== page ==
With 1300 miles to sail to Cape Horn this next week will be the toughest of British skipper Pip Hare’s Vendée Globe. With her autopilot system compromised due to the lack of true wind direction and strength data input, Hare is having to constantly adjust her course manually using the pilot’s remote keypad which means she is on high alert all the time, leaving her little time to sleep and eat.
But the 46-year-old from Poole in England remains totally resolute, determined to look after her 20-year-old IMOCA Medallia in order that the evergreen raceboat, which is on its fifth round the world racing circumnavigation, in turn looks after her.
Racing behind a South Pacific low pressure system in 35-45 knots of wind and big, crossed seas, Hare is focused on a pinprick of light at the end of the long tunnel to her first Cape Horn rounding. Forecasts suggest that there will be no let up in the strong winds between now and the remote Cape.
“It is hard for me just now because the course is very downwind, and so I can’t just put the pilot on and have a snooze. If I surf down a big wave or the wind changes direction then there is a crash gybe. And so I have the autopilot control always attached to me, no matter what I do. I am so sensitive to everything. We are going OK. The down side right now is that I don’t sleep. I have done ten minutes here and there, dozes but I am hoping in six hours it will die down a bit, I will gybe and return back up a bit, then get south again on a more stable angle and I will get a snooze. We are doing alright. I just have to keep doing what I am doing,” said Hare today.
Her race – and her colourful and factual communication of it – has won her legions of fans and followers of all ages and all around the globe, increasingly in France.
“The thing is that I have so many friends who are not sailing and people following us who are not into sailing who have no understanding of what I am doing out here, it is good to be able to share the experience,” said Hare today before doing her first Live show in French.
The passage of Cape Horn this morning at 0801hrs UTC was the realisation of a 25 year dream for Armel Tripon on L’Occitaine en Provence. In 13th place he was the first skipper so far on this race to be able to pass so close – a matter of three miles off – that he was able to clearly see the iconic outline of the rock on his misty horizon.
After Romain Attanasio later this evening or early tomorrow, Hare could be next to Cape Horn but has the fast moving Jérémie Beyou on the foiling Charal – who had to restart nine days after the start – around 400 miles behind. Beyou was less than happy with the Pacific conditions, again. In 2016 he was subjected to a big Pacific storm along with Yann Eliès, Jean Le Cam and Jean-Pierre Dick.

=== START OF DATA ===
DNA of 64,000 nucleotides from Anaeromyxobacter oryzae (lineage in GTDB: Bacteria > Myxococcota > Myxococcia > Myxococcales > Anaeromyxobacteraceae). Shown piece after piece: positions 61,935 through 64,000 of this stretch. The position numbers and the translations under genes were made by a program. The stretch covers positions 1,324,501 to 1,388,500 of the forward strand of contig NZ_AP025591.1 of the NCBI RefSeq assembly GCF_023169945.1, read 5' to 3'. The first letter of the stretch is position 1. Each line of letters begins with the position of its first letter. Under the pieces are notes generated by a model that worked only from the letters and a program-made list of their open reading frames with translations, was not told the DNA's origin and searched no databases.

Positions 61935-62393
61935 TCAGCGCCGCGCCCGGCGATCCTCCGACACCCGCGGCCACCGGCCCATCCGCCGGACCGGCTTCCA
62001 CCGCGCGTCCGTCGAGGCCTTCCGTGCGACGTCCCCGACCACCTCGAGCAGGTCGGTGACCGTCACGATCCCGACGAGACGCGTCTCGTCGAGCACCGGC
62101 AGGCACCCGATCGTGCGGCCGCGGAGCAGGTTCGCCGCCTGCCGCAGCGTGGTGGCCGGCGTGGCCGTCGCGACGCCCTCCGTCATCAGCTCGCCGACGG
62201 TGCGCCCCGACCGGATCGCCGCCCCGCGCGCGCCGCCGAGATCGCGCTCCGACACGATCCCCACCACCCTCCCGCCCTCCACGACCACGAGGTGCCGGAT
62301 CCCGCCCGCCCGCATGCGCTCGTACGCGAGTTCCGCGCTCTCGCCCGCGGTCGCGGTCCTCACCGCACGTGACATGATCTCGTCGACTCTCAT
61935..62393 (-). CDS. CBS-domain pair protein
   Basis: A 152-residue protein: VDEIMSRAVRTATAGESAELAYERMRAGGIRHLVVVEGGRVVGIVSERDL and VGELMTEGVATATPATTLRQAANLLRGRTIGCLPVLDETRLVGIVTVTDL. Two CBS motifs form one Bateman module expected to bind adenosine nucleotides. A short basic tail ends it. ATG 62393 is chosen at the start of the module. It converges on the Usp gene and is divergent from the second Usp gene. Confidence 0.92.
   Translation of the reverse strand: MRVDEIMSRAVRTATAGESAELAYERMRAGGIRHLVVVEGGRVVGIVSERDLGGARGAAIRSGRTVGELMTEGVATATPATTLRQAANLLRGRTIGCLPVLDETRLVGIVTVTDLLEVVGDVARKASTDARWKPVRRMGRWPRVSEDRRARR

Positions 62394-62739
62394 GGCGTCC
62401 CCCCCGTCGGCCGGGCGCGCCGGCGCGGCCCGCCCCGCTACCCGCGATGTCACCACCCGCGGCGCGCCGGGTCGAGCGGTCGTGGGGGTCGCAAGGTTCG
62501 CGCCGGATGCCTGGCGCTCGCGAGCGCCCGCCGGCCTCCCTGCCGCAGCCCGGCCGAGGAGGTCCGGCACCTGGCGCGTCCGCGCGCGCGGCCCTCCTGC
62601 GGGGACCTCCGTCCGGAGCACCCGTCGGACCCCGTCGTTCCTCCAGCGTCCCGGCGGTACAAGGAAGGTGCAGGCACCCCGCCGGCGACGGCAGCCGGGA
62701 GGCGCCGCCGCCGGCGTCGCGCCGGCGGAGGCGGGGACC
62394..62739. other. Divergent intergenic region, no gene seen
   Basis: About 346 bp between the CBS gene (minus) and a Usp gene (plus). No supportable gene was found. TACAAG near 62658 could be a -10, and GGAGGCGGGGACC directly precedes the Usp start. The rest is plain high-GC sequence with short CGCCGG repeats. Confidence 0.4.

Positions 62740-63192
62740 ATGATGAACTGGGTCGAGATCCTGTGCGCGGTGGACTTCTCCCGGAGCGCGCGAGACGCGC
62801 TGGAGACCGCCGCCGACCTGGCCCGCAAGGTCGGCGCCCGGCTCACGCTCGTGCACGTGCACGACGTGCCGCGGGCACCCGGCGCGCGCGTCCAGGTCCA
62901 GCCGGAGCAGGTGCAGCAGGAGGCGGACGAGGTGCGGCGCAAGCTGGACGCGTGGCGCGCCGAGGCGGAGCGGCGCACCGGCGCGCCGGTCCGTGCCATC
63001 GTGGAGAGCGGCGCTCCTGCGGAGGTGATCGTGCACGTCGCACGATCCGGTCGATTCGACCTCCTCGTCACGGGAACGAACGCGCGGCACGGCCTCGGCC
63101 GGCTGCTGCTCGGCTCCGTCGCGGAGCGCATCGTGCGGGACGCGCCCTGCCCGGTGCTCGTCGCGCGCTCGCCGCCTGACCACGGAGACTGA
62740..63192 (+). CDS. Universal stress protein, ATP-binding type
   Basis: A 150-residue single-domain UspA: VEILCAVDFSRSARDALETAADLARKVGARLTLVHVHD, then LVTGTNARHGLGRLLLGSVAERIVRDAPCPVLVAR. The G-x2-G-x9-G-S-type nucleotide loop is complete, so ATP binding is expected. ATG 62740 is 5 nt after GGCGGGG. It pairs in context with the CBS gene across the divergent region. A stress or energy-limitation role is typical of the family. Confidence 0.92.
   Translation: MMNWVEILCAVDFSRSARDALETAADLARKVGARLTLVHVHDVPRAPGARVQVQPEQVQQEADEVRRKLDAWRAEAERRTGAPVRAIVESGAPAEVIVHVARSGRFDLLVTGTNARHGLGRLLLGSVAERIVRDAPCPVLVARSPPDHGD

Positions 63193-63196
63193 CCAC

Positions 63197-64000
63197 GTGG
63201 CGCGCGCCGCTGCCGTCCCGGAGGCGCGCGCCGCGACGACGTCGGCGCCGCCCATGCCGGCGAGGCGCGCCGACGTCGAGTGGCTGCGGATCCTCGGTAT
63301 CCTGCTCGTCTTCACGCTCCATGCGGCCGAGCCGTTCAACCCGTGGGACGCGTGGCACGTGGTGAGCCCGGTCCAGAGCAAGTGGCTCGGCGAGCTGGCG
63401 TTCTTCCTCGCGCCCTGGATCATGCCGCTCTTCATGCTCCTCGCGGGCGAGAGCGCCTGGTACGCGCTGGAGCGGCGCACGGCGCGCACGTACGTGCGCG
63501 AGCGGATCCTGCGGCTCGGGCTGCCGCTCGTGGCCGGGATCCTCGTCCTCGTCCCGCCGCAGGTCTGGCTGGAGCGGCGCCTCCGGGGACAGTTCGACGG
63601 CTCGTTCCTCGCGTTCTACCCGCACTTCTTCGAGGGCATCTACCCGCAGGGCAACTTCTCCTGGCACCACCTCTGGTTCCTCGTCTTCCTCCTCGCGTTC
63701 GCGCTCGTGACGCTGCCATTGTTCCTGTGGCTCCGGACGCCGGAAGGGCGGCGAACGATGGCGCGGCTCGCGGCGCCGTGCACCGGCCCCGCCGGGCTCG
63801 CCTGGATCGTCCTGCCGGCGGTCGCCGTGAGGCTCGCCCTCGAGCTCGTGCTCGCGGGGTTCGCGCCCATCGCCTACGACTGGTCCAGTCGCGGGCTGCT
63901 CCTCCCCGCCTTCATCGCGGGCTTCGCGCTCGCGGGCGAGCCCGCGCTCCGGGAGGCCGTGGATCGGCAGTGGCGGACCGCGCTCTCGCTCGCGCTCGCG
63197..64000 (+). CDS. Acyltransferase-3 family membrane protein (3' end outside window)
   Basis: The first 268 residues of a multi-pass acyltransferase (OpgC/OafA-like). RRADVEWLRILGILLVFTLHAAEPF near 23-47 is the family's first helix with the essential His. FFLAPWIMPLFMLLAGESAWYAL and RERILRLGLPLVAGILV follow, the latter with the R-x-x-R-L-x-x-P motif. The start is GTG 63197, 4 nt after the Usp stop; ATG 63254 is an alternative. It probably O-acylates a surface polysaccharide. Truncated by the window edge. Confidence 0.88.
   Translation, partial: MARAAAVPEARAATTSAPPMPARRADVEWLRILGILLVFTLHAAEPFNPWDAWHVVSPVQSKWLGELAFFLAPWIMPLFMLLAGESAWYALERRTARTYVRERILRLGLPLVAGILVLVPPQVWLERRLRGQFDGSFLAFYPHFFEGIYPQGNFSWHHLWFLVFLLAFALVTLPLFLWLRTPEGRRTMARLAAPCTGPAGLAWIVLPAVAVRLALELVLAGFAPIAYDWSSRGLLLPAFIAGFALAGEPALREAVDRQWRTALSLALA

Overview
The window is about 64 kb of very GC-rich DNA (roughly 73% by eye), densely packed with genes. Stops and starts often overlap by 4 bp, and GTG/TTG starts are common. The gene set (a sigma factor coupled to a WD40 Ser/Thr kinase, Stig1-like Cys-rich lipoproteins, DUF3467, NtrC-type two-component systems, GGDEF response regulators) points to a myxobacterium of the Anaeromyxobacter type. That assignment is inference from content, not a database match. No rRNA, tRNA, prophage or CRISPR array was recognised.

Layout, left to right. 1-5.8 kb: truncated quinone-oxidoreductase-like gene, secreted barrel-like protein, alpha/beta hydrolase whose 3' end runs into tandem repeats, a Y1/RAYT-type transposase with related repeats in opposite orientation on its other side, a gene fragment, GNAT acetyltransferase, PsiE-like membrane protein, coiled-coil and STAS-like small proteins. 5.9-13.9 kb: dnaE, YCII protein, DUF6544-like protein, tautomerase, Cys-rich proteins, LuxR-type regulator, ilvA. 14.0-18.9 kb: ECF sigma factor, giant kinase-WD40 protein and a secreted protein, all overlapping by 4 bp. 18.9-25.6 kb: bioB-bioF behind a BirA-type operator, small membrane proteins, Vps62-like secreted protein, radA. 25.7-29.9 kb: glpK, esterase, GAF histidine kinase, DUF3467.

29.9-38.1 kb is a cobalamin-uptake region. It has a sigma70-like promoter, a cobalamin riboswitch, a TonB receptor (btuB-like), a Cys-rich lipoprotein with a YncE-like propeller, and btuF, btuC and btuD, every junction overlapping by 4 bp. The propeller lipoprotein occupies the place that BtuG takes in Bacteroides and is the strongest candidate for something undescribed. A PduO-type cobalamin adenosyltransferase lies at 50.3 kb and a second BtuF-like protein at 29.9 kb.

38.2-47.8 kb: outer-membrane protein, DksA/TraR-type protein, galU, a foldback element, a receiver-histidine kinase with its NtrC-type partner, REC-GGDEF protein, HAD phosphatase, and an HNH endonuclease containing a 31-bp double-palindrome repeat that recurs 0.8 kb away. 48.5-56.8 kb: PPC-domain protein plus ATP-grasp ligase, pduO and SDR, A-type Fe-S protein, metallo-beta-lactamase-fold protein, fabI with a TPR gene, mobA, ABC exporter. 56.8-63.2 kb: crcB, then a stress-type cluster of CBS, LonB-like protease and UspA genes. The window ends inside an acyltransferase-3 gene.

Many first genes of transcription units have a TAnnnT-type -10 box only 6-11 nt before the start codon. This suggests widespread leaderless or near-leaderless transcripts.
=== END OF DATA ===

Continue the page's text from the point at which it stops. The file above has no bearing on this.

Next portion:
“I don't know who invented the name Pacific, because I've never seen it peaceful in three circumnavigations of the world…” grimaced Beyou today from 18th position.
And for the skippers on the climb up the Atlantic, they are savouring their re-entry from the vast, windswept plains of solitary greyness, returning to the technicolour world and sights and smells of land and humanity.
Benjamin Dutreux was thrilled to be overflown by a plane returning to RAF Mount Pleasant in the Falkland Islands. Sixth placed Dutreux had just climbed his mast to get his J2 operational again. Meantime in 10th Maxime Sorel was close enough to the Falklands that he could smell the land.
“It is just great to be here,” he remarked. “That said while I am enjoying the relative peace and quiet of these sailing conditions, I'm scratching my head quite a bit as I have just drawn down the weather files and the routing offers me three different options.”
The ascent of the Atlantic is complicated at least to the latitude of Rio. Increasingly it seems this is an edition of the Vendée Globe which has offered very, very few fast and easy miles.
Maître Coq IV skipper Yannick Bestaven is the only competitor to have broken out of the high pressure system to get into new East-South-East flow of wind which will soon be reinforced by his hooking into a low pressure system.
Bestaven has increased his lead to 245 nautical miles while behind him the going has been slow and very slow. Near the centre of the high Charlie Dalin in second was doing just 2.5kts and was being caught by Damien Seguin who overtook Thomas Ruyant for third place, even if Ruyant and Seguin are 225 miles apart on opposite sides of the anticyclone. But in terms of distance to the next waypoint there are now just 35 miles between second placed Dalin and fourth placed Ruyant.